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What happens when you press send: the anatomy of an email

What happens when you press send: the anatomy of an email

By Jonathan Rodger, founder of email marketing provider, Message Horizon.

It is estimated that around 250 billion emails are sent each day, making the global email community bigger than any single country in the world. So many businesses are now totally reliant on email, whether for marketing purposes or simple communication, yet for most users the actual mechanics of how an email actually works are still a mystery.

For a marketer, knowing how an email is constructed and verified are important factors in determining the success of an email campaign. Understanding the limitations of its delivery system can also help with managing expectations of what is possible with email tracking

The basic format of an email hasn't changed much since Simple Mail Transfer Protocol (SMTP) was released in 1982. Whilst its creators can't possibly have imagined the explosion in its usage in the decades to come, it has stood the test of time well.  Whether it is an email used in a marketing campaign, or a one-off mail sent from Outlook, the construction of the email is basically the same.

So what happens when you press “Send”?

First, your email software converts your message into the email format. It then attempts to connect to the SMTP server defined in your email account settings. If you use a web-based email service this will be configured by the company running the service.  

The SMTP server will interrogate a Domain Name System (DNS) server to look up the exact location of the server that is responsible for handling incoming emails for the domain that you are sending to. This is referred to as the Mail Exchange server.

Once identified, your ISP's SMTP server will connect to the recipient's mail server and attempt to deliver the complete message. If successful, the recipient's mail server will look at the email alias, i.e. the part before the @ sign, and based on this will store the email for the recipient to download as soon as his email client software connects to his ISP.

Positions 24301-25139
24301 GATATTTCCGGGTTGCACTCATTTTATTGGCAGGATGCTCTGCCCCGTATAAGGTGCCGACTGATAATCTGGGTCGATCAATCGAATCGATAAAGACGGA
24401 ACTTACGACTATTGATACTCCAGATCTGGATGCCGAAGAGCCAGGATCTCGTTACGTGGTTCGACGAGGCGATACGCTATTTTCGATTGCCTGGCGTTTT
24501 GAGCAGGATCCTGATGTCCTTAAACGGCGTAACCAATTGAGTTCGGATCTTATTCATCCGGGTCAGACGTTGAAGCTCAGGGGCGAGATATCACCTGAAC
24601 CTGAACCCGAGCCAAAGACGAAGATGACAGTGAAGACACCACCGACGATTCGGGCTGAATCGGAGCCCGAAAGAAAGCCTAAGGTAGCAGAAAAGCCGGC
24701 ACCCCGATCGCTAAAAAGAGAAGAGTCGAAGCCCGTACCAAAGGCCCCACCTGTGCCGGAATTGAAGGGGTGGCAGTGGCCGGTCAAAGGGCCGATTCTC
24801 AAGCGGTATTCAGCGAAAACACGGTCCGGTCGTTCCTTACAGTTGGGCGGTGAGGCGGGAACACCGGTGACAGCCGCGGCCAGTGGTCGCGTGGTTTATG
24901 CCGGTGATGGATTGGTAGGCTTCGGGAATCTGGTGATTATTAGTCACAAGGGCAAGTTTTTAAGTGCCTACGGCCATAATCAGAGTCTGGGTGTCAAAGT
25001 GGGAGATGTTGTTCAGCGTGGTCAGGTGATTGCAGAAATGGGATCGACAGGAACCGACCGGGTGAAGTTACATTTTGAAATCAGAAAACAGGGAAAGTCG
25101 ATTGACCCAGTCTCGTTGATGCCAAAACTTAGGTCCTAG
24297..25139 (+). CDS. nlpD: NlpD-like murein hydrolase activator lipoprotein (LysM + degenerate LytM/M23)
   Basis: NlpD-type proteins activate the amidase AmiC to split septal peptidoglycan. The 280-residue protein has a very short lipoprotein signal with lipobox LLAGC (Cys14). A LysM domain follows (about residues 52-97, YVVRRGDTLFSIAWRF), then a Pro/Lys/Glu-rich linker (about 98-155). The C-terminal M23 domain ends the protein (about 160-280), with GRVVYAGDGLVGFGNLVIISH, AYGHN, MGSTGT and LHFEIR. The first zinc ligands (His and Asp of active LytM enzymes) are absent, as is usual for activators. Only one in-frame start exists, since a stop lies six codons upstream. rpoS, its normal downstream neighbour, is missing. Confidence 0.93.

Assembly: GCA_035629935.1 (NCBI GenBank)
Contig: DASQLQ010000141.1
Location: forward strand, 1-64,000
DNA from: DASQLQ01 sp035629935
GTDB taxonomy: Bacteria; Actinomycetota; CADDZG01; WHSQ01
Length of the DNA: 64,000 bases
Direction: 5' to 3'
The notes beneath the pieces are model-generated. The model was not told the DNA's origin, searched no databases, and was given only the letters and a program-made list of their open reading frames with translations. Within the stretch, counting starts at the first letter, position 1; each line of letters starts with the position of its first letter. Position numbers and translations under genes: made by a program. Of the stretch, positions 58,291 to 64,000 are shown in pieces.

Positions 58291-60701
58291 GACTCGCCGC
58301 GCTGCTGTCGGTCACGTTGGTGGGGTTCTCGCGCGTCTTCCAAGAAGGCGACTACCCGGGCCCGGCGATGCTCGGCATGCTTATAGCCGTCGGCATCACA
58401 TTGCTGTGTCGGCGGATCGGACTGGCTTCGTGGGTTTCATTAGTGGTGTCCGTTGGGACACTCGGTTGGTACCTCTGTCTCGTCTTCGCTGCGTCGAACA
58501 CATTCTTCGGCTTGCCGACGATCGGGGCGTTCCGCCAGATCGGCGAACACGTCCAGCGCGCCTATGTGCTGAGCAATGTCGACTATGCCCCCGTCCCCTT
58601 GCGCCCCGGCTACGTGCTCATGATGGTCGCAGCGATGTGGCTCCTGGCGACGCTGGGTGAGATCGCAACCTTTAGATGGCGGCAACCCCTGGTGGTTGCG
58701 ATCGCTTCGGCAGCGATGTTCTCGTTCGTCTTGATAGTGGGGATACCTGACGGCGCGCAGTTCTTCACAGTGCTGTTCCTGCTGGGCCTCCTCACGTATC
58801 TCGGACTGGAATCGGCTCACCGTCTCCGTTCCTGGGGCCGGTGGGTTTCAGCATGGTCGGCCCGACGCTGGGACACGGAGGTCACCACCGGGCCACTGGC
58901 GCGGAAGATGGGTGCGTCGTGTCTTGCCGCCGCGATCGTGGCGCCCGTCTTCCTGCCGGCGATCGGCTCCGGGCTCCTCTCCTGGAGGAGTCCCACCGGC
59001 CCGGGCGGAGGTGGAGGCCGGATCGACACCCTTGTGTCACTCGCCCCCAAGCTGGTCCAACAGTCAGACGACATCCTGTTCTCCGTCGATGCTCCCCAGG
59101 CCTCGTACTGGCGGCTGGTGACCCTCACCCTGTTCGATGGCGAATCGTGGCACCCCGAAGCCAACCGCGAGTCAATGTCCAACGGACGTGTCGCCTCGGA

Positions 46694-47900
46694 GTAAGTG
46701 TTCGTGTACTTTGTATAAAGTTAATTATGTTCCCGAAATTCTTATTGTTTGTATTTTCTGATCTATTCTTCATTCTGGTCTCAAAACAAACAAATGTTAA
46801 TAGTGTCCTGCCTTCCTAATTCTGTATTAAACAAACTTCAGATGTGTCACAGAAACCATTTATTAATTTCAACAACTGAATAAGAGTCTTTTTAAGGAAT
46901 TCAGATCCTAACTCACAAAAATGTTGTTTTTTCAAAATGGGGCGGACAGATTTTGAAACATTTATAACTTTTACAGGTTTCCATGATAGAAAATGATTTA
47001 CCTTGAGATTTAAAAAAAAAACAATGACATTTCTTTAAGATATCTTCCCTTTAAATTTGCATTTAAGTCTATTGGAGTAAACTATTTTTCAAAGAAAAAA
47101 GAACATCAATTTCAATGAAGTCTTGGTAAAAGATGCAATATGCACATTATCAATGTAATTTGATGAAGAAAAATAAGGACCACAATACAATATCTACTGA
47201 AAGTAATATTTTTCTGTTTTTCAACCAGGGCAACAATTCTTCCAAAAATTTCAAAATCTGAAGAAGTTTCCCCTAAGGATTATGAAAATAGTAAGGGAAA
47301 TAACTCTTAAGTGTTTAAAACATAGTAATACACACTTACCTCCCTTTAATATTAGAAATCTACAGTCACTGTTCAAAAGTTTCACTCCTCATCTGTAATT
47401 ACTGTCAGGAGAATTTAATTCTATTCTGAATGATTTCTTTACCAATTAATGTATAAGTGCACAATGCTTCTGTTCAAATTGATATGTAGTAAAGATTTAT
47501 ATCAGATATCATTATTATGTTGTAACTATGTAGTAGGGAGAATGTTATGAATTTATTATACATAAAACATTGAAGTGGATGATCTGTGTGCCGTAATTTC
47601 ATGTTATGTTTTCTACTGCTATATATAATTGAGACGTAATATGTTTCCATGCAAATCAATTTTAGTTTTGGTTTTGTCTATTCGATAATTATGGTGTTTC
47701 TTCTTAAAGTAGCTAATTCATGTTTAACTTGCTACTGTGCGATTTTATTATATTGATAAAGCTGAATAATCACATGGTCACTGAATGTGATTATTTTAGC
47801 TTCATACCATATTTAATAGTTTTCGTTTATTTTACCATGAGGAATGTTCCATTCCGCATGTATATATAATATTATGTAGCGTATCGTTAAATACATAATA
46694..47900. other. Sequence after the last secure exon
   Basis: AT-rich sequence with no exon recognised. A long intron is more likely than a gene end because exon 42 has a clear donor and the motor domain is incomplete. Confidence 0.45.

The effect of spam

The sheer volume of unsolicited emails was never anticipated when email was first designed, so a few initiatives have been put in place to allow mail servers to verify that emails received are genuinely from the actual organisation named in the headers.

Sender Policy Framework (SPF) is now widely used to verify that the sending domain is authorised to send from the SMTP server it originates from. This can of course be abused by spammers if they own a domain with SPF enabled for the mail servers they use; however this makes them easier to trace.

Who bears the cost?

As with most things performed over the internet, the use of email is technically free of charge to the sender and the recipient. In the case of free web-based email services such as Gmail and Hotmail the cost of sending and receiving email is borne entirely by the service provider. The considerable infrastructure and bandwidth required to manage huge volumes of email for these services is funded by advertising.

Some years ago large ISPs such as AOL and Yahoo raised the prospect of charging businesses a small fee per email to guarantee delivery of marketing emails to their recipients. Such schemes were pulled however due to large numbers of protests against the creation of a “two-tier” email system.

How secure is email?

Email is not designed to protect content, it is an open and unencrypted format. Emails can be stored at various points along their journey on networks and servers not within the sender's control, and often for months.  

Problems with tracking of emails sent

In theory, SMTP should provide notification of whether an email has been received or rejected by the recipient's ISP and it issues a bounce message if a message isn’t accepted. However, this notification procedure is not foolproof and bounce messages can fail due to network or system failures. Bounce messages are often disabled by ISPs as a deterrent to spammers, who can use them to determine whether a user exists or not. If no bounce message is received and the email is not actually opened, it is impossible to determine whether the email was actually delivered.


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